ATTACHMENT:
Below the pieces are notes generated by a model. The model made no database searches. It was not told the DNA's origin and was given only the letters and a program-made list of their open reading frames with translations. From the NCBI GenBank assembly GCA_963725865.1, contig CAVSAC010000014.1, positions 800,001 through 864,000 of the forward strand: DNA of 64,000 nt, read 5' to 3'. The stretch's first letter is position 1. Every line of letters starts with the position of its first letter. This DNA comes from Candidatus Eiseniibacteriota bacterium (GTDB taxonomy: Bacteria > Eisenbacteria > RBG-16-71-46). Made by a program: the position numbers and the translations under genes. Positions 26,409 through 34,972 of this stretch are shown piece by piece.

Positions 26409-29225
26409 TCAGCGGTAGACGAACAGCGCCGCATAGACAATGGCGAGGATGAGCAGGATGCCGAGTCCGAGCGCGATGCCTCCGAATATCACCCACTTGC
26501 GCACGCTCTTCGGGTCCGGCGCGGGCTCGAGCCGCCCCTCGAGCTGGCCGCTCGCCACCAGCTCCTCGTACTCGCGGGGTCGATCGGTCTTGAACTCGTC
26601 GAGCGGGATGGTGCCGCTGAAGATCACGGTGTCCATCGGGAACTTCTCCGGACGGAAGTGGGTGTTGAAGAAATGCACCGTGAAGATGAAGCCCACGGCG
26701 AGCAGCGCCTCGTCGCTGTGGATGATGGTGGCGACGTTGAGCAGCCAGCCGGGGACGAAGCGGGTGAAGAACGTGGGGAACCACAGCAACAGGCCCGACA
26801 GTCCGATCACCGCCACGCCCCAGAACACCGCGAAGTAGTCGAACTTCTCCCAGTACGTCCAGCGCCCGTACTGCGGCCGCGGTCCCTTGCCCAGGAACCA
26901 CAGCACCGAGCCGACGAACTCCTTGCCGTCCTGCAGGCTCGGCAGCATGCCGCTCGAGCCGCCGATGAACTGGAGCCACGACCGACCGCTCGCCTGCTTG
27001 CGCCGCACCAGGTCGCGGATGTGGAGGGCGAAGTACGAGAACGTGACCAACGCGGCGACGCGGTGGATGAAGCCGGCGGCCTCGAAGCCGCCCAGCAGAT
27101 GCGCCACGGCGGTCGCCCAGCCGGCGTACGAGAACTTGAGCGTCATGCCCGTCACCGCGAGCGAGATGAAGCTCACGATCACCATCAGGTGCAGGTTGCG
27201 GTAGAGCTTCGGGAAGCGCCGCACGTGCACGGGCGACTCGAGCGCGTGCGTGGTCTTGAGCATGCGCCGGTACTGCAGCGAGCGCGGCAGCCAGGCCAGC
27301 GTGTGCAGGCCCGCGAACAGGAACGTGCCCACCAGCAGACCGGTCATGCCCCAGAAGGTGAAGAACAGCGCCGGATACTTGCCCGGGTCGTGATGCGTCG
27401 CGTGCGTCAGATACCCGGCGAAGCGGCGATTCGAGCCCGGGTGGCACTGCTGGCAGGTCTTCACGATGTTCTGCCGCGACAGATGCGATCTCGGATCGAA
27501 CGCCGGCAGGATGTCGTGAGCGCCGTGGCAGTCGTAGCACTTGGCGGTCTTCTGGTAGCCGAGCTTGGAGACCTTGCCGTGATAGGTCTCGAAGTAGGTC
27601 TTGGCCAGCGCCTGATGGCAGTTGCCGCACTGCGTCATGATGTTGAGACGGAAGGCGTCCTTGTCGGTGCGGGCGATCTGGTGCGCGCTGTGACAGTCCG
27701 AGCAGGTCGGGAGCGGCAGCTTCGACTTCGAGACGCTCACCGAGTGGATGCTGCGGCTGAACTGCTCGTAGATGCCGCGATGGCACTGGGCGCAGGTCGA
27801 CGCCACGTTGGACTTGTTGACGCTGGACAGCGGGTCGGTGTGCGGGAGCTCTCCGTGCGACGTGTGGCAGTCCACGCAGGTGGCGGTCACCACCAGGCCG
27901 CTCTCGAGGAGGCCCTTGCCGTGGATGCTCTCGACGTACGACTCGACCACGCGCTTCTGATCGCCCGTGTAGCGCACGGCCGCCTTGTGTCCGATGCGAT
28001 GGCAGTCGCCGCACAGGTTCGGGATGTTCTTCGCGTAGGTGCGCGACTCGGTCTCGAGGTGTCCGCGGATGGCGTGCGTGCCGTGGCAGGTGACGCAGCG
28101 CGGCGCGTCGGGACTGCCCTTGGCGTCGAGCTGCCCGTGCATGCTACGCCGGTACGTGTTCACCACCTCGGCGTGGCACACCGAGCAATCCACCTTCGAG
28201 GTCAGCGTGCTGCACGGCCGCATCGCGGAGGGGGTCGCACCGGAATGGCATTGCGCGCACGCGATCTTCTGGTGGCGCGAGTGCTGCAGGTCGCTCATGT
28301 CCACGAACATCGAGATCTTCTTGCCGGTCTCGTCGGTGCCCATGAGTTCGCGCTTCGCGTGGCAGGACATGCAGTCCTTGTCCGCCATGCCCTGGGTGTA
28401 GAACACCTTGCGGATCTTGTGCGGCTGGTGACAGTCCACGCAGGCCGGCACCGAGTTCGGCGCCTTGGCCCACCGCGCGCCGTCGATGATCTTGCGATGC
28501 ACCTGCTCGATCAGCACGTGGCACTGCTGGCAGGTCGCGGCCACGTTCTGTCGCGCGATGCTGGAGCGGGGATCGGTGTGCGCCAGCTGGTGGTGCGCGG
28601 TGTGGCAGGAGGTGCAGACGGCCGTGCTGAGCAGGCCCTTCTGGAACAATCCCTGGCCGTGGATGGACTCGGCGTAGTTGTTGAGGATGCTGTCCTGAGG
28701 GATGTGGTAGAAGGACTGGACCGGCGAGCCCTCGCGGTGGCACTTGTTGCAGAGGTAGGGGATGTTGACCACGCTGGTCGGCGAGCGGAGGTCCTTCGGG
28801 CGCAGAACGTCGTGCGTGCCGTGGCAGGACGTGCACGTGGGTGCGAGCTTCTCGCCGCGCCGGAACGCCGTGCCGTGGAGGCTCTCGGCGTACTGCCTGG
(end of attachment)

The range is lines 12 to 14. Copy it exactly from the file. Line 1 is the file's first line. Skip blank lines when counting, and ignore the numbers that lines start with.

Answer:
27301 GTGTGCAGGCCCGCGAACAGGAACGTGCCCACCAGCAGACCGGTCATGCCCCAGAAGGTGAAGAACAGCGCCGGATACTTGCCCGGGTCGTGATGCGTCG
27401 CGTGCGTCAGATACCCGGCGAAGCGGCGATTCGAGCCCGGGTGGCACTGCTGGCAGGTCTTCACGATGTTCTGCCGCGACAGATGCGATCTCGGATCGAA
27501 CGCCGGCAGGATGTCGTGAGCGCCGTGGCAGTCGTAGCACTTGGCGGTCTTCTGGTAGCCGAGCTTGGAGACCTTGCCGTGATAGGTCTCGAAGTAGGTC